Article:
iOS 9 @1 Jailbreak Bug Bounty
An exploit vendor has issued a $1 million bounty for any researcher who can successfully submit an iOS 9 jailbreak. Reuters/Mike Segar

LONDON -- A well-known buyer and seller of zero-day vulnerabilities in popular software has posted a $1 million bounty for any security researcher who is able to provide a successful jailbreak of Apple Inc's iOS 9.

Zerodium, which describes itself as "the premium zero-day acquisition platform," has issued the bounty and says it is willing to put up $3 million for up to three of these jailbreaks, which need to be executable remotely. A jailbreak allows users to gain complete control over what software they can install on an iPhone, but the real value for Zerodium is in using the exploit in tools it sells to its customers, which are said to include governments and law enforcement agencies.

Zerodium is among a growing number of companies in the exploit market that purchase software bugs from researchers at top prices but don't inform the companies that make the software -- Apple in this case -- and so they remain exploitable for longer. One such company was Hacking Team, which earlier this year gained notoriety when huge troves of its emails and source code were published online.

Dubbed the Million Dollar iOS 9 Bug Bounty, Zerodium's campaign will be seen by many as a PR stunt, but the company said it was willing to pay such a high price due to the high level of security built into Apple’s platform:

“Apple iOS, like all operating systems, is often affected by critical security vulnerabilities, however due to the increasing number of security improvements and the effectiveness of exploit mitigations in place, Apple’s iOS is currently the most secure mobile OS. But don’t be fooled, secure does not mean unbreakable, it just means that iOS has currently the highest cost and complexity of vulnerability exploitation, and here’s where the Million Dollar iOS 9 Bug Bounty comes into play.”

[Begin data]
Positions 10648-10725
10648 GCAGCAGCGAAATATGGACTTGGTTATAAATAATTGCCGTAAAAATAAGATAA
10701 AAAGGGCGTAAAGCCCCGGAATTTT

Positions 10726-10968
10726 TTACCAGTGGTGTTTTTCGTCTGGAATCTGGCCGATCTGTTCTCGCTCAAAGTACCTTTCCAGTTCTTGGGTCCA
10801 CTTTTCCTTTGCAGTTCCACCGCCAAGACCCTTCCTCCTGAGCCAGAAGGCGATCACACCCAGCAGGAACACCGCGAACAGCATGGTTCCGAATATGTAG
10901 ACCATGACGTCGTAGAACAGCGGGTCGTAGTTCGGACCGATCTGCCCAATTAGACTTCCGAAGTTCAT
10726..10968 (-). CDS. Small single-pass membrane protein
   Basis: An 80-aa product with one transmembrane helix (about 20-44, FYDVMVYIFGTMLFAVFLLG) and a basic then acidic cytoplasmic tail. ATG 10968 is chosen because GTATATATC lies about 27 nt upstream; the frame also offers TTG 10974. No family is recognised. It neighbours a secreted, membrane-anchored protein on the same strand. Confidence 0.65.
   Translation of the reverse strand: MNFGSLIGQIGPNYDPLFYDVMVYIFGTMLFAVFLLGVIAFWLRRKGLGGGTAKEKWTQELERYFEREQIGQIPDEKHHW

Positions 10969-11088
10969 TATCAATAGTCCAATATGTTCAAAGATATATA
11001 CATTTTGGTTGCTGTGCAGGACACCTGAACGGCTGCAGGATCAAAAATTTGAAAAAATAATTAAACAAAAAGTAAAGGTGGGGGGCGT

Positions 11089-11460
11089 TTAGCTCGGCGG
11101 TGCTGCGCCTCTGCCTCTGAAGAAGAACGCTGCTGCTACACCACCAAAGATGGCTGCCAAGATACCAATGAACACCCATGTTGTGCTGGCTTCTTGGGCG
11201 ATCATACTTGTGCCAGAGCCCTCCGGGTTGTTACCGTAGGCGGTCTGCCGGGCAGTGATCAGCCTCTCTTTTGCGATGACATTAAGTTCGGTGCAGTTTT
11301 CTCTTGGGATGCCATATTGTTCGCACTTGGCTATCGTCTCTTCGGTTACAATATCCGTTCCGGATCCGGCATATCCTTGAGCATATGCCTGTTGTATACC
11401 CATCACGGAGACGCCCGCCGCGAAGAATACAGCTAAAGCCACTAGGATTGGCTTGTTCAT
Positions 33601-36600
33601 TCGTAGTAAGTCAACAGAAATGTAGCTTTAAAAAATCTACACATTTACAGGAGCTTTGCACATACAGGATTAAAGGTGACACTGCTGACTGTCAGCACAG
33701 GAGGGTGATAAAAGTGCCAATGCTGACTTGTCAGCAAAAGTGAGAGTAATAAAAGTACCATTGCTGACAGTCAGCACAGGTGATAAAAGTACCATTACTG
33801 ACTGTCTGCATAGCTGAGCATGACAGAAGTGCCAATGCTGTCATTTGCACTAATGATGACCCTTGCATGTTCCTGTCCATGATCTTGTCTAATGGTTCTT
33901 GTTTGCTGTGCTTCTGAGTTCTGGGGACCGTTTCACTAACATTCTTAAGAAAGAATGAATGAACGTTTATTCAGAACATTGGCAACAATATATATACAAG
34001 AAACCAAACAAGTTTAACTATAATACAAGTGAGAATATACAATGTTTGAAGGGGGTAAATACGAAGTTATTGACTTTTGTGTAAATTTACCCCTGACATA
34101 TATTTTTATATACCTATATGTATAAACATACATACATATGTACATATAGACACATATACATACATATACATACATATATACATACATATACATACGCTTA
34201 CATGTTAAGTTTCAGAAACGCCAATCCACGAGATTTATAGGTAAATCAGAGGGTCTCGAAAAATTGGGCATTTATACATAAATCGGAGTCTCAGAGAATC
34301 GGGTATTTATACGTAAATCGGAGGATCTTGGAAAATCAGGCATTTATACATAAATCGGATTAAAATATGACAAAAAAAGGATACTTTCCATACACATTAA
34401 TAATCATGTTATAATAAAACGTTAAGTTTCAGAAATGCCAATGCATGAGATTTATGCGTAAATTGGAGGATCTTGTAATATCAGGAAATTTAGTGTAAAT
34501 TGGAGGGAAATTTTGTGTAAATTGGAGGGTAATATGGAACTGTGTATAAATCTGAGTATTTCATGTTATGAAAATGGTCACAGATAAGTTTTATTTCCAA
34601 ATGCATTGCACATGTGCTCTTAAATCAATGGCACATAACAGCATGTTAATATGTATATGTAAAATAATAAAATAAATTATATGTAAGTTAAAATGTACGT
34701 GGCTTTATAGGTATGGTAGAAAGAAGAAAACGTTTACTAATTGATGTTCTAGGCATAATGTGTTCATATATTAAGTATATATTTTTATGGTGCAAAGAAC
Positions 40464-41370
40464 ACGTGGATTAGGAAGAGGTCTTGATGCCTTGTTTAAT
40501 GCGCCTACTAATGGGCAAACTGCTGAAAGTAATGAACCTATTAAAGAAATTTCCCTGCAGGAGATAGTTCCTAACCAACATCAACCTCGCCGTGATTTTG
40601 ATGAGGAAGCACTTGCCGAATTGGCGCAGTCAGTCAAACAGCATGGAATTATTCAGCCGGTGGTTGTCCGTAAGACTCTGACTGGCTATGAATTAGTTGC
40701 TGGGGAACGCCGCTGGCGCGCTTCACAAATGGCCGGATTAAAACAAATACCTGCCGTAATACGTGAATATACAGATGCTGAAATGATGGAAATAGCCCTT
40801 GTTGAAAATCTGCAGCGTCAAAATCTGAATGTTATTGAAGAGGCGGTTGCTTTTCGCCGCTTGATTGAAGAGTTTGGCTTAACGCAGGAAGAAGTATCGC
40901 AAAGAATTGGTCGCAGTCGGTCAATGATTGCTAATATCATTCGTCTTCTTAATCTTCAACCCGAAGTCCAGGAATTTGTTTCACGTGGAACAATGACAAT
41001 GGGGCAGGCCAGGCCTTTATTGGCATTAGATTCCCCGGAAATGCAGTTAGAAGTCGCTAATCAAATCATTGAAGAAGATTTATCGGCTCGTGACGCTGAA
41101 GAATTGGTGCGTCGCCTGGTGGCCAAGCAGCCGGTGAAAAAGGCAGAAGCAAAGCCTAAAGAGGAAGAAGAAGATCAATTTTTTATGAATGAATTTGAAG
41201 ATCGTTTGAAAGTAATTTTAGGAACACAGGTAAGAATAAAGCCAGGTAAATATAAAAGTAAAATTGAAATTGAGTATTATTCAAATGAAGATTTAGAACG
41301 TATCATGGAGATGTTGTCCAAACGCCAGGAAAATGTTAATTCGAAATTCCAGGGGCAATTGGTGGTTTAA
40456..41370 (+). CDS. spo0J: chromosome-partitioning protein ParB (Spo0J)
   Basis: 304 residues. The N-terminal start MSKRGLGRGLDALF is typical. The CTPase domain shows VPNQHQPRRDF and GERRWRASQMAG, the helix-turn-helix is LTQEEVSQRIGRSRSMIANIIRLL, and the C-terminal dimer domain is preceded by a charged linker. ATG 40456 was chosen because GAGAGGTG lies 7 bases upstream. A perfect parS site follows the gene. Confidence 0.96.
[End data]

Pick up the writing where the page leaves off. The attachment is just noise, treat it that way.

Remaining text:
Zerodium said the bounty was aimed at experienced security researchers, reverse engineers and jailbreak developers, adding that it will pay out $1 million to each individual or team who “creates and submits an exclusive, browser-based and untethered jailbreak for the latest Apple iOS 9 operating system and devices.”

The jailbreaks will need to work on all Apple smartphones, including the iPhone 6s and iPhone 6s Plus, which go on sale on Friday, as well as remain working on the device after a reboot. The bounty program will remain open until Oct. 31 but will be closed if the total $3 million bounty has been paid out before that time.

Looking at the specific conditions of the bounty, Zerodium says the initial attack vector must be either a Web page targeting the browser in its default configuration, a Web page targeting any application reachable through the browser or a text message and/or a multimedia file delivered through an SMS or MMS.

The company said that if the vulnerability required physical access to the target phone, Bluetooth or NFC connectivity then it would not be eligible for the $1 million reward. "The whole exploitation/jailbreak process should be achievable remotely, reliably, silently and without requiring any user interaction," the company's website reads.

Apple iOS security is seen as the gold standard in mobile, but just this week Apple has confirmed that it has removed apps from the App Store due to a breach of security that originated in China as hackers continue to look for weaknesses in the software.